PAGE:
DDR2 SDRAM is a double data rate synchronous dynamic random-access memory interface. It superseded the original DDR SDRAM specification, and is superseded by DDR3 SDRAM (launched in 2007). DDR2 DIMMs are neither forward compatible with DDR3 nor backward compatible with DDR.
In addition to double pumping the data bus as in DDR SDRAM (transferring data on the rising and falling edges of the bus clock signal), DDR2 allows higher bus speed and requires lower power by running the internal clock at half the speed of the data bus. The two factors combine to produce a total of four data transfers per internal clock cycle. With data being transferred 64 bits at a time, DDR2 SDRAM gives a transfer rate of (memory clock rate) × 2 (for bus clock multiplier) × 2 (for dual rate) × 64 (number of bits transferred) / 8 (number of bits/byte). Thus with a memory clock frequency of 100 MHz, DDR2 SDRAM gives a maximum transfer rate of 3200 MB/s.
Since the DDR2 internal clock runs at half the DDR external clock rate, DDR2 memory operating at the same external data bus clock rate as DDR results in DDR2 being able to provide the same bandwidth but with higher latency. Alternatively, DDR2 memory operating at twice the external data bus clock rate as DDR may provide twice the bandwidth with the same latency. The best-rated DDR2 memory modules are at least twice as fast as the best-rated DDR memory modules.
Like all SDRAM implementations, DDR2 stores data in memory cells that are activated with the use of a clock signal to synchronize their operation with an external data bus. Like DDR before it, the DDR2 I/O buffer transfers data both on the rising and falling edges of the clock signal (a technique called "double pumping"). The key difference between DDR and DDR2 is that for DDR2 the memory cells are clocked at 1 quarter (rather than half) the rate of the bus. This requires a 4-bit-deep prefetch queue, but, without changing the memory cells themselves, DDR2 can effectively operate at twice the bus speed of DDR.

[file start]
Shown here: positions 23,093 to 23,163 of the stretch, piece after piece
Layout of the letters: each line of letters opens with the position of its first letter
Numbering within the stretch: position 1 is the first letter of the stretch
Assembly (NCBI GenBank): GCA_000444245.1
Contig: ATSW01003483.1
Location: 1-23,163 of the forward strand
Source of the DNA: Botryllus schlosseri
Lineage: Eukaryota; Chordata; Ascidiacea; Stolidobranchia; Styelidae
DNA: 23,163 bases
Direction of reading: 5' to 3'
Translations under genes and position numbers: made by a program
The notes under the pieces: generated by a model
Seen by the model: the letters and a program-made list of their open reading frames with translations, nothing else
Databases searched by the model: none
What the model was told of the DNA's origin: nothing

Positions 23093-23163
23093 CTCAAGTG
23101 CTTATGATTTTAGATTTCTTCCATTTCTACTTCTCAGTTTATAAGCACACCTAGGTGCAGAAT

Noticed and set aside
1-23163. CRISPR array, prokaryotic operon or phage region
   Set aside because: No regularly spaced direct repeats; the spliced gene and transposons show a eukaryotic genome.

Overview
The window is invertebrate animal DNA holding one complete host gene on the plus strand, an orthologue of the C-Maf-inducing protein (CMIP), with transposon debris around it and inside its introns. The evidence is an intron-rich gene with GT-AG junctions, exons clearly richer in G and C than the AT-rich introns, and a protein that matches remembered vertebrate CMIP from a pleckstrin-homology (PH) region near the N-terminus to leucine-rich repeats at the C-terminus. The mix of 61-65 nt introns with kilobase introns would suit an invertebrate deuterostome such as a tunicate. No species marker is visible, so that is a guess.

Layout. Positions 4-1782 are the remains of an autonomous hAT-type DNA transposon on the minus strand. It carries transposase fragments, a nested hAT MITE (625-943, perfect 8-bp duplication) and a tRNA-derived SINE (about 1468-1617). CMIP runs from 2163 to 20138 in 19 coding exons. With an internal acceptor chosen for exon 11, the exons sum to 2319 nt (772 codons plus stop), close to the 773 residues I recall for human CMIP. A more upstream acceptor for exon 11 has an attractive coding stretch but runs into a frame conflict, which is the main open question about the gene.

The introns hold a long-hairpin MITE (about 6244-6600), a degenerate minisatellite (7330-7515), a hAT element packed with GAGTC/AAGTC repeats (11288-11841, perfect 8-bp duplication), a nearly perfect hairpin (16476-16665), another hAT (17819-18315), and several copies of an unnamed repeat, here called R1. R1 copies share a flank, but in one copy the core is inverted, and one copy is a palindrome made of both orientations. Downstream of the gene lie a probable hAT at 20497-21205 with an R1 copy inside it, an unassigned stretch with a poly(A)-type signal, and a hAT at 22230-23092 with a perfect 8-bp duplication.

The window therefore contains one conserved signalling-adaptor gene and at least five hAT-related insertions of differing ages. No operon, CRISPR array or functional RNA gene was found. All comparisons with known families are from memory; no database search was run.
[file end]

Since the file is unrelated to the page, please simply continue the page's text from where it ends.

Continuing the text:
DDR2's bus frequency is boosted by electrical interface improvements, on-die termination, prefetch buffers and off-chip drivers. However, latency is greatly increased as a trade-off. The DDR2 prefetch buffer is 4 bits deep, whereas it is two bits deep for DDR and eight bits deep for DDR3. While DDR SDRAM has typical read latencies of between 2 and 3 bus cycles, DDR2 may have read latencies between 4 and 6 cycles. Thus, DDR2 memory must be operated at twice the data rate to achieve the same latency.
Another cost of the increased bandwidth is the requirement that the chips are packaged in a more expensive and more difficult to assemble BGA package as compared to the TSSOP package of the previous memory generations such as DDR SDRAM and SDR SDRAM. This packaging change was necessary to maintain signal integrity at higher bus speeds.
Power savings are achieved primarily due to an improved manufacturing process through die shrinkage, resulting in a drop in operating voltage (1.8 V compared to DDR's 2.5 V). The lower memory clock frequency may also enable power reductions in applications that do not require the highest available data rates.
According to JEDEC the maximum recommended voltage is 1.9 volts and should be considered the absolute maximum when memory stability is an issue (such as in servers or other mission critical devices). In addition, JEDEC states that memory modules must withstand up to 2.3 volts before incurring permanent damage (although they may not actually function correctly at that level).
Chips and modules
For use in computers, DDR2 SDRAM is supplied in DIMMs with 240 pins and a single locating notch. Laptop DDR2 SO-DIMMs have 200 pins and often come identified by an additional S in their designation. DIMMs are identified by their peak transfer capacity (often called bandwidth).
|I/O bus clock
|Peak transfer rate
* Some manufacturers label their DDR2 modules as PC2-4300, PC2-5400 or PC2-8600 instead of the respective names suggested by JEDEC. At least one manufacturer has reported this reflects successful testing at a higher-than-standard data rate whilst others simply round up for the name.
Note: DDR2-xxx denotes data transfer rate, and describes raw DDR chips, whereas PC2-xxxx denotes theoretical bandwidth (with the last two digits truncated), and is used to describe assembled DIMMs. Bandwidth is calculated by taking transfers per second and multiplying by eight. This is because DDR2 memory modules transfer data on a bus that is 64 data bits wide, and since a byte comprises 8 bits, this equates to 8 bytes of data per transfer.
In addition to bandwidth and capacity variants, modules can
- Optionally implement ECC, which is an extra data byte lane used for correcting minor errors and detecting major errors for better reliability. Modules with ECC are identified by an additional ECC in their designation. PC2-4200 ECC is a PC2-4200 module with ECC. An additional P can be added at the end of the designation, P standing for parity (ex : PC2-5300P).